A haemorrhagic stroke is a stroke that is caused by bleeding in or around the brain. Although they are less common than strokes that are caused by a blockage, they can be much more serious.
The Stroke Association held this workshop to set the priorities for haemorrhagic stroke research in the UK.
Around 15% of strokes are haemorrhagic (due to bleeding in or around the brain). This guide explains the two different types of stroke caused by a bleed, intracerebral and subarachnoid haemorrhage, and how they are diagnosed and treated.
Intracerebral haemorrhage (ICH) is a type of stroke, which is caused by bleeding in the brain, ultimately leading to brain damage, disability and often death. We currently know very little about the biological changes that occur in the brain after intracerebral haemorrhage.
This study will investigate whether more intensive lowering of blood pressure (BP) in survivors of intracerebral haemorrhage (ICH) is feasible, safe and effective in reducing brain injury.
Predicting people at risk of sub-arachnoid haemorrhage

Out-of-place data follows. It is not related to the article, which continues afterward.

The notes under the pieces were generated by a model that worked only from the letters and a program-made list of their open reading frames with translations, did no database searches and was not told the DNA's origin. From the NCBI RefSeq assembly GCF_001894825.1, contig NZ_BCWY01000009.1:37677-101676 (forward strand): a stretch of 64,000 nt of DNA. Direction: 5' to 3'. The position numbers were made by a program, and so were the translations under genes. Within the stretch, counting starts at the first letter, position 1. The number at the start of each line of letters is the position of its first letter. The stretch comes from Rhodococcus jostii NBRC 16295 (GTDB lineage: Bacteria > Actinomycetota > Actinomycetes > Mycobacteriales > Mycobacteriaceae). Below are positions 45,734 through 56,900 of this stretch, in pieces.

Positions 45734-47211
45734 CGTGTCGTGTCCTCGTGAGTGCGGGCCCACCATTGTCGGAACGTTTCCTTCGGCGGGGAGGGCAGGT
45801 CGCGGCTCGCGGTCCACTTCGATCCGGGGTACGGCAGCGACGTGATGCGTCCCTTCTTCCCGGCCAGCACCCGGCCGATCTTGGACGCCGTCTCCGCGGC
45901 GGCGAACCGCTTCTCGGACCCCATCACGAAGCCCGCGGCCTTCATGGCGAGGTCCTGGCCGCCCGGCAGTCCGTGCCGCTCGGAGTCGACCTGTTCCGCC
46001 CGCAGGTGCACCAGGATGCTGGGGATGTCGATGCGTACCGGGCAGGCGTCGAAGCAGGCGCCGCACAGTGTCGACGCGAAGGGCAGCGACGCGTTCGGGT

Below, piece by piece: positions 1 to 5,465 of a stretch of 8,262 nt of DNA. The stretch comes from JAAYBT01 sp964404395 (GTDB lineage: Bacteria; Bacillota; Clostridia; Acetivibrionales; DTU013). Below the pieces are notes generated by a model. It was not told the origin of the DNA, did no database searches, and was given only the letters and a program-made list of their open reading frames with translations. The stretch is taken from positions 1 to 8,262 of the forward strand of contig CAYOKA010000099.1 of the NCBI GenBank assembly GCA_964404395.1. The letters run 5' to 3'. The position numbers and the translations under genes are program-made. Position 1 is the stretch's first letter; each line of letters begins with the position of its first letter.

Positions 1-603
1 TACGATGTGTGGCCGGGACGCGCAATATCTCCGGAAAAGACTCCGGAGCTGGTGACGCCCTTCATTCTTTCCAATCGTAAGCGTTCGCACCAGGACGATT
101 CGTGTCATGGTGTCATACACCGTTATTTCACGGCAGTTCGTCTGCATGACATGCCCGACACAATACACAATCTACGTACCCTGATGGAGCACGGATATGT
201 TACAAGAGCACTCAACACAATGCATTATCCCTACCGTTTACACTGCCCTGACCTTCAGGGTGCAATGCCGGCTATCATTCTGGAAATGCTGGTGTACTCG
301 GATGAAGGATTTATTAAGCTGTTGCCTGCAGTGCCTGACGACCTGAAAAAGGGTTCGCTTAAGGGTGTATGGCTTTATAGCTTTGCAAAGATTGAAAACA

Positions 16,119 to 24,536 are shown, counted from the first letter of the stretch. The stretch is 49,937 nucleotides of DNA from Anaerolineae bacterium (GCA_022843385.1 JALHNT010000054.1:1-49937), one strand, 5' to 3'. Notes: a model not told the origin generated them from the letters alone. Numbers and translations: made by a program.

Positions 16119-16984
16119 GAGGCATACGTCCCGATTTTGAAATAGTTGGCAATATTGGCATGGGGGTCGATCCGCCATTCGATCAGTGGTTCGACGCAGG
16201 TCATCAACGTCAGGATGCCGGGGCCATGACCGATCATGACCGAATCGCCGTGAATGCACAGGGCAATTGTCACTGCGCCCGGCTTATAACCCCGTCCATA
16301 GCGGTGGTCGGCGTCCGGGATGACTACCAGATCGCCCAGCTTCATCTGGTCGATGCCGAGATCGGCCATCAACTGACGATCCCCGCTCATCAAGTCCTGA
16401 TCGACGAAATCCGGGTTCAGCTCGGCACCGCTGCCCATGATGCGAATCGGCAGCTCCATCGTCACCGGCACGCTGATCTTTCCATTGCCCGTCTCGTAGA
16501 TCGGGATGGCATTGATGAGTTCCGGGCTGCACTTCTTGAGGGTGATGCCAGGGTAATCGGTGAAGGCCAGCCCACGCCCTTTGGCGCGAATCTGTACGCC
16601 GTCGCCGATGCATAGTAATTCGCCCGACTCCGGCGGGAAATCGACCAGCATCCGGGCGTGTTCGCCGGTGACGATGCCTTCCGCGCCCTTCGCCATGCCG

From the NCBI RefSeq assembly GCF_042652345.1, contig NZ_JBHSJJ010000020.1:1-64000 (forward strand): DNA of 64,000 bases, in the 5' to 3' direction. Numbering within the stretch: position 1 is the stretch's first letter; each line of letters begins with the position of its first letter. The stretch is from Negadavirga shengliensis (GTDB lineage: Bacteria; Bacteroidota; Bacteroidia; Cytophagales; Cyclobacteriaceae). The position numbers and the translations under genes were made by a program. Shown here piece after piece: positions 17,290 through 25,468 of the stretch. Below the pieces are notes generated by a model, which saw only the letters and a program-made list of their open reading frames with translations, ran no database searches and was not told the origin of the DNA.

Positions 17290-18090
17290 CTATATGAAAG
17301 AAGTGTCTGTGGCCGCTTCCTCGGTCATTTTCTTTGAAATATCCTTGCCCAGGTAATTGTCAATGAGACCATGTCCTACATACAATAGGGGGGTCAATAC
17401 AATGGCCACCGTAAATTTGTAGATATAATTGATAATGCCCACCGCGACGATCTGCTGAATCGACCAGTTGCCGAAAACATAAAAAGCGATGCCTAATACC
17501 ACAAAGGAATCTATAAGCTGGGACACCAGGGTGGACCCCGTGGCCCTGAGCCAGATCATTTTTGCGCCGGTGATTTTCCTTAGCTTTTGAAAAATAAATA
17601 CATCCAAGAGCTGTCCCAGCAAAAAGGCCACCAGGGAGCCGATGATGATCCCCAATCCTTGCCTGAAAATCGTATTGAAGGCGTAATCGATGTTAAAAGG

This study will show whether more intensive lowering of blood pressure (BP) in survivors of intracerebral haemorrhage (ICH) is feasible, safe and effective in reducing brain injury. If successful, the study will pave the way for the design a larger definitive trial.
Published online first in the journal Neurology, a new study suggests that people with AF who have an ICH due to their medication have similar outcomes whether they're on a NOAC or a vitamin K antagonist drug.
The effect of cerebrospinal fluid drainage on brain oxygenation and haemodynamics after subarachnoid haemorrhage
Techniques to predict - and in future prevent - brain haemorrhage in people treated with warfarin after stroke caused by atrial fibrillation